The poem is an example of apostrophe, addressing Death (personified) as a living being who is thus listening to the speaker. This intentionally removes the mystery or sense of superiority in the concept of death, making it seem as though death can be easily defeated.
Allusion is used in the final line. 1 Corinthians 15:26 states, "The last enemy to be destroyed is death." This both echoes the sentiments of the poem, nothing that Death is the enemy of humanity, and that Death has no power itself. Ultimately, those who believe in Christ will defeat Death through salvation and eternal life. The speaker of this poem notes that death is simply a "short sleep," after which "we wake eternally / And death shall be no more."
A paradox is established in these lines:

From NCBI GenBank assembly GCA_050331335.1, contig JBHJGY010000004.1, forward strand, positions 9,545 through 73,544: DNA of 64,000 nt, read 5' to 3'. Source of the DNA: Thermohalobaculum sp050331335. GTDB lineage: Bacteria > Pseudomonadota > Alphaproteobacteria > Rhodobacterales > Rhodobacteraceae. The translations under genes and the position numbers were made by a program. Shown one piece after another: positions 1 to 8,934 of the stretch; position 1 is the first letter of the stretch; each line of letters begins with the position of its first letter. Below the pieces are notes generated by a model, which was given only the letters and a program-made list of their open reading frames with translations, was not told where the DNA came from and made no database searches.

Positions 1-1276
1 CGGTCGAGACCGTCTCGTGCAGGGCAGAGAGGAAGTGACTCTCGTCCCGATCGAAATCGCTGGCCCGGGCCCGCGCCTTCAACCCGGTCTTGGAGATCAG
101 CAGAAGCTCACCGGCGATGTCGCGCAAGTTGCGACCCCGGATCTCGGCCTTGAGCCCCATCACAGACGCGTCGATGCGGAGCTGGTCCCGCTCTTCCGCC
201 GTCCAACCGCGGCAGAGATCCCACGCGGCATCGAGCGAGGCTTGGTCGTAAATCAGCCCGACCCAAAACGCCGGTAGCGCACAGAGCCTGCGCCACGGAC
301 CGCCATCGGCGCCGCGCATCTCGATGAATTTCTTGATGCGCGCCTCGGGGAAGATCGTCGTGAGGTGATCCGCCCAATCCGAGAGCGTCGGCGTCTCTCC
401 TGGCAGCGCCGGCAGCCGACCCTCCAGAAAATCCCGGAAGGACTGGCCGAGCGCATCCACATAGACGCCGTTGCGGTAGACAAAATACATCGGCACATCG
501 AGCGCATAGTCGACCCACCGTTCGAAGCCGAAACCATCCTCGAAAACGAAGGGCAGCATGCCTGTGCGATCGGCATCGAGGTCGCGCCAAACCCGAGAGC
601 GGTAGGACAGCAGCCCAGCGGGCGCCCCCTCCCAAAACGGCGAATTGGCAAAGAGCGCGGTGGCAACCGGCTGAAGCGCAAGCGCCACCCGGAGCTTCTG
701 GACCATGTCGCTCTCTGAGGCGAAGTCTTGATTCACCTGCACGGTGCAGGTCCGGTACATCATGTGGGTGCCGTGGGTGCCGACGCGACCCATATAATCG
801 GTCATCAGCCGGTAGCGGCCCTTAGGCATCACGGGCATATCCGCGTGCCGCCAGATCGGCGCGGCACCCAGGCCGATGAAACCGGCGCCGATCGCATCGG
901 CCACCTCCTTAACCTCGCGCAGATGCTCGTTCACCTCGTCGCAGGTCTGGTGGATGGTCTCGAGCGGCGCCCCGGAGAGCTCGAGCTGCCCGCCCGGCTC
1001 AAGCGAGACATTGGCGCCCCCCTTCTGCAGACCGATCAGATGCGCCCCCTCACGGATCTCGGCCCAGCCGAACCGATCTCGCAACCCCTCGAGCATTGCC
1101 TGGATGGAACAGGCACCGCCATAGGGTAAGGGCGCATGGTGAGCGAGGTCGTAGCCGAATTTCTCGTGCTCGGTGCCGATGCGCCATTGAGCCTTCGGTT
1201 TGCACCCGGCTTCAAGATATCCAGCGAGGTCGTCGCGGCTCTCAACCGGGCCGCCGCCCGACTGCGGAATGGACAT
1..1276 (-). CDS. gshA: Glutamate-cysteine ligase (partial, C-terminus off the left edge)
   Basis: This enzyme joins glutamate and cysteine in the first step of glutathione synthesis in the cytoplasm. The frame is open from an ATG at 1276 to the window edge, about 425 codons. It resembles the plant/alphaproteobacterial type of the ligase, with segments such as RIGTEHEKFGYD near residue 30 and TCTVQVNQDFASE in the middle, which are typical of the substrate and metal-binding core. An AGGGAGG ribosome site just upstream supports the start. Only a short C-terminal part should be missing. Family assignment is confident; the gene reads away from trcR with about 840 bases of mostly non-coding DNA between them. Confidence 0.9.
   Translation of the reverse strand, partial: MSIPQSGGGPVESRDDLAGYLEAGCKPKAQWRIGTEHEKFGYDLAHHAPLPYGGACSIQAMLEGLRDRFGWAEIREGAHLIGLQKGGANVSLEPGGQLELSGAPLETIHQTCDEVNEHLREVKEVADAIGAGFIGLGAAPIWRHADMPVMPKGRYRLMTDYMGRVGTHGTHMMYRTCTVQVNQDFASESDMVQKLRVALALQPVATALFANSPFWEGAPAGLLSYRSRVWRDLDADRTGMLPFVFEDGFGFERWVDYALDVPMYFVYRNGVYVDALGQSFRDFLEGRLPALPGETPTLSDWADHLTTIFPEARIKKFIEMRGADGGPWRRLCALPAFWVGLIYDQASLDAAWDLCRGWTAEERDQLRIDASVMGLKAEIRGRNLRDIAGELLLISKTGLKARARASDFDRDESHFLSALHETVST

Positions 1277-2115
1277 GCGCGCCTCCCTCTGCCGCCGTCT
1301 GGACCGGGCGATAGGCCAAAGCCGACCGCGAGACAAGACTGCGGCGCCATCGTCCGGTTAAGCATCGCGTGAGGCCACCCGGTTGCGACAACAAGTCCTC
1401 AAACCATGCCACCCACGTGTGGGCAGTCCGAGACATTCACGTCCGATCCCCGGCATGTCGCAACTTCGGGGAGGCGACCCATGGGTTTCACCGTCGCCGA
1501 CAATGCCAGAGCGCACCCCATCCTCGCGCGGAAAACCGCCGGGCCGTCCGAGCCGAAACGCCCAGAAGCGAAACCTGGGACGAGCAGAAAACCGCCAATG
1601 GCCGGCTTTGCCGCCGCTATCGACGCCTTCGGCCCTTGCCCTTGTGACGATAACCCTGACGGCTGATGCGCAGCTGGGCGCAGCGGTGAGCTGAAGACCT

For those whom thou think'st thou dost overthrow
Death thinks it it possible to "overthrow," or end the lives of, humanity. Another way to rephrase this would be "The people you think you have killed are not dead." This paradox reinforces the central meaning of the poem, that death has no ultimate power and is only a temporary transition into a much more powerful afterlife.
Caesura, which is an intentional pause within a line of poetry, is used in the opening:
Death, be not proud, though some have called thee
These pauses establish two purposes. First, the intended audience is made clear. It's a slow and intentional direct address, somewhat confrontational in nature because of the long pauses. Second, the central idea of the poem is presented in a pointed way. Death cannot call itself proud, and the speaker will provide the support for this statement throughout the poem. Caesura creates a dramatic opening for this poem, which one would expect when addressing Death itself.
All of these devices are used to achieve a nearly belittling tone toward death and therefore propel the ultimate message of hope in an eternal afterlife.